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Retrieving Evidence from EHRs with Large Language Models: Possibilities and Challenges


Core Concepts
The author proposes using Large Language Models (LLMs) to efficiently retrieve and summarize unstructured evidence in patient Electronic Health Records (EHRs) to aid radiologists in diagnosis. The approach shows promise but also highlights challenges such as hallucinations.
Abstract
The content discusses the use of LLMs to extract evidence from EHRs for diagnostic support, emphasizing the challenges and potential benefits of this approach. It introduces a novel strategy for evaluating the effectiveness of LLM-generated evidence through manual and automated methods, showcasing the advantages and limitations of each. The study provides insights into the practical application of LLMs in healthcare settings, highlighting the need for further research to optimize their performance. Unstructured data in EHRs contains critical information complementary to imaging. LLMs can efficiently retrieve and summarize evidence relevant to a given query. Expert evaluation shows LLM-based outputs outperform pre-LLM methods. Automated evaluation using LLMs correlates well with expert assessments. Challenges include hallucinations and weakly correlating evidence. Scaling up evaluation with LLM-based automation shows promising results.
Stats
Flan-T5 generated 188 instances for intracranial hemorrhage in MIMIC dataset. Mistral-Instruct produced 117 instances for small vessel disease in BWH dataset.
Quotes
"LLMs provide an attractive mechanism to permit interactions with unstructured EHR data." "Our work shows the potential of LLMs as interfaces to EHRs."

Key Insights Distilled From

by Hiba Ahsan,D... at arxiv.org 03-05-2024

https://arxiv.org/pdf/2309.04550.pdf
Retrieving Evidence from EHRs with LLMs

Deeper Inquiries

How can model confidence help mitigate hallucinated content in LLM-generated summaries?

Model confidence can play a crucial role in mitigating hallucinated content in LLM-generated summaries. By assessing the confidence level of the model's output, we can determine the reliability of the information provided. If a generated summary has high confidence, it is more likely to be accurate and relevant to the query diagnosis. On the other hand, if the model outputs low-confidence information, it may indicate that the content is speculative or potentially fabricated (hallucinated). To leverage model confidence effectively: Threshold Setting: Establishing a threshold for acceptable confidence levels can help filter out unreliable or hallucinated content. Flagging Mechanism: Implementing a system where low-confidence outputs are flagged for further review by human experts can ensure that only trustworthy information is presented. Confidence Calibration: Continuously calibrating and monitoring model confidence based on feedback and evaluation results can improve its accuracy over time. By using model confidence as a guiding factor, healthcare professionals can have more trust in LLM-generated summaries and rely on them with greater assurance when making diagnostic decisions.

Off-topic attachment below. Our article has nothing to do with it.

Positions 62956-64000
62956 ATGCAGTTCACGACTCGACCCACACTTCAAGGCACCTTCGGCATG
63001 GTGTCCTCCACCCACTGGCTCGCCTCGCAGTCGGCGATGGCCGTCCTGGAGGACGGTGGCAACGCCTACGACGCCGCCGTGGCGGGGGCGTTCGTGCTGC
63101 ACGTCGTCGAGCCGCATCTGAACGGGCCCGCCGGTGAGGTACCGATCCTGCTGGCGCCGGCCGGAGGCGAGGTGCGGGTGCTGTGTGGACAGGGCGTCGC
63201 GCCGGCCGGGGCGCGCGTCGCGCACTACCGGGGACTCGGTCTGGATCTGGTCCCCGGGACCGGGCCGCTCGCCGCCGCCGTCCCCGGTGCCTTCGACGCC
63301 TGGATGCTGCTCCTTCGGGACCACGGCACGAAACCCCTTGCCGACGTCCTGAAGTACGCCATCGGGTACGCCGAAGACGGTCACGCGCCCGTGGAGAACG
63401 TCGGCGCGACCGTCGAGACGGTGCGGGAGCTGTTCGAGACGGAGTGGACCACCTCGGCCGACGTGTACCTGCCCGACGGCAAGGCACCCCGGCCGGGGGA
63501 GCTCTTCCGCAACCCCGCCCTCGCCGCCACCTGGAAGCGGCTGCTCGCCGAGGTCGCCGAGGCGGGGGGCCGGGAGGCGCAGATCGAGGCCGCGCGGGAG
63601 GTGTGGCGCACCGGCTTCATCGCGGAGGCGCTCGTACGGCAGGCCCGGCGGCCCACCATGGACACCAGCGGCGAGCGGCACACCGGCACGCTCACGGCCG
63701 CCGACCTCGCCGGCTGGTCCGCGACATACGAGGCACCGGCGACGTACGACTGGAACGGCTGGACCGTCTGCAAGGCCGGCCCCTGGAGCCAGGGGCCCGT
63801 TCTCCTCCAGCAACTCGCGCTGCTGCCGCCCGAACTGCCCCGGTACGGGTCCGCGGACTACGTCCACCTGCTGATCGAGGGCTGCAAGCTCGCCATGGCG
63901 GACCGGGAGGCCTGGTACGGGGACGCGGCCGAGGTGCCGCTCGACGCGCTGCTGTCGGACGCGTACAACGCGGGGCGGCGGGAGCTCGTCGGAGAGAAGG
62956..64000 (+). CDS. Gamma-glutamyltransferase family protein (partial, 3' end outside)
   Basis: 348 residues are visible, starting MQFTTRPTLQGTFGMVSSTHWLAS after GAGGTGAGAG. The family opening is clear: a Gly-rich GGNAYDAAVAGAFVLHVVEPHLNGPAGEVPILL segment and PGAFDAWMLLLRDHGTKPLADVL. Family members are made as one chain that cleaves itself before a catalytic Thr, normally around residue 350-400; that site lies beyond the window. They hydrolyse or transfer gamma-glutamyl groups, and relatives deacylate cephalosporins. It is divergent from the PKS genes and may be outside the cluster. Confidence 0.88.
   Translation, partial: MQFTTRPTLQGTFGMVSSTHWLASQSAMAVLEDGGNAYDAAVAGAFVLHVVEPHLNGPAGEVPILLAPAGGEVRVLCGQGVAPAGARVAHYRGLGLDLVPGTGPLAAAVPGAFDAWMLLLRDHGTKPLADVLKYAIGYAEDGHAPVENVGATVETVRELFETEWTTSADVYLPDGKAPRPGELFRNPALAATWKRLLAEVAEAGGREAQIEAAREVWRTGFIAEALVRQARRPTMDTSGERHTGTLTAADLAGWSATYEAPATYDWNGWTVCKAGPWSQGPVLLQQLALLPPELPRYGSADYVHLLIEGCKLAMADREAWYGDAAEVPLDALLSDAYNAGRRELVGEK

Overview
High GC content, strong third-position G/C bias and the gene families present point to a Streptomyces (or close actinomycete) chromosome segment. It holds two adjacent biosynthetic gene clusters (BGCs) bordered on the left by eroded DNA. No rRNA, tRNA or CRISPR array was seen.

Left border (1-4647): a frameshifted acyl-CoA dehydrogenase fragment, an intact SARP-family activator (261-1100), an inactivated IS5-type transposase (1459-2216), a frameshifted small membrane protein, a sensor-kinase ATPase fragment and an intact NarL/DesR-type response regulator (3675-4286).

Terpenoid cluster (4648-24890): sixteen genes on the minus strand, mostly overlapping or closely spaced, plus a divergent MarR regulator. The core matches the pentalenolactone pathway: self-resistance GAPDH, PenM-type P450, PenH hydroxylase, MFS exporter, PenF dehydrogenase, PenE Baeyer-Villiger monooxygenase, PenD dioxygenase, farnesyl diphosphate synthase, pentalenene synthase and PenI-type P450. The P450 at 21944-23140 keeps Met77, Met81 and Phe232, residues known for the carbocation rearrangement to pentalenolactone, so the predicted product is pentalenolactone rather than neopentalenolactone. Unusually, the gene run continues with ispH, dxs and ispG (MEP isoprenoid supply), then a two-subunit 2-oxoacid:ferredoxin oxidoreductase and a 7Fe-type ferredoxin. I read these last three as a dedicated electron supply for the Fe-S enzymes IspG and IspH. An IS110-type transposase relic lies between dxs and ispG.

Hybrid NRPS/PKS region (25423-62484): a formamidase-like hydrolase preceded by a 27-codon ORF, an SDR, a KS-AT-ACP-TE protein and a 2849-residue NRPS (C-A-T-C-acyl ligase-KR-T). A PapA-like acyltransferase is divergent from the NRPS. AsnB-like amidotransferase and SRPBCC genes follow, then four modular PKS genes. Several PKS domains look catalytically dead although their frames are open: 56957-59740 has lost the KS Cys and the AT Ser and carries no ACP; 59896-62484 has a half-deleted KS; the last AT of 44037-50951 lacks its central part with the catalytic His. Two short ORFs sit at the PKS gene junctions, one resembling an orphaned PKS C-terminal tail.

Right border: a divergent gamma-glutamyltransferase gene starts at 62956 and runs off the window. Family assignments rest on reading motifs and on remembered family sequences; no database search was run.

What are the implications of weakly correlating evidence on clinical decision-making?

Weakly correlating evidence poses significant challenges to clinical decision-making as it introduces ambiguity and uncertainty into the diagnostic process. Some implications include: Diagnostic Accuracy: Weak correlations may lead to incorrect diagnoses or misinterpretations of patient conditions, impacting overall accuracy. Treatment Planning: Inaccurate or irrelevant evidence could influence treatment plans negatively, potentially resulting in suboptimal patient care. Resource Allocation: Healthcare providers may waste valuable time investigating weakly correlated evidence that does not contribute meaningfully to diagnosis or treatment decisions. Patient Outcomes: Incorrect diagnoses based on weak correlations could result in adverse outcomes for patients if appropriate interventions are not implemented promptly. Addressing weakly correlating evidence requires careful consideration during data interpretation and validation processes to ensure that only clinically relevant and reliable information influences decision-making.

How can automated evaluation using LLMs be further optimized for scalability and accuracy?

Automated evaluation using LLMs holds great potential for scalability but requires optimization strategies for enhanced accuracy: Fine-tuning Models: Fine-tune evaluator LLMs specifically for medical text analysis tasks to improve performance on healthcare-related evaluations. Data Augmentation: Increase training data diversity by augmenting datasets with synthetic examples or incorporating additional sources of medical text data. Prompt Refinement: Iteratively refine prompts used during evaluation based on feedback from expert annotations to enhance relevance detection capabilities. Ensemble Methods: Employ ensemble techniques by combining multiple evaluative models' outputs to reduce bias and variance while enhancing overall assessment quality. Continuous Monitoring: Regularly monitor performance metrics such as F1 scores, PCC values, and AUC curves to identify areas needing improvement over time. By implementing these optimization strategies systematically, automated evaluation using LLMs can achieve higher levels of scalability without compromising accuracy in assessing clinical evidence extracted from electronic health records (EHRs).
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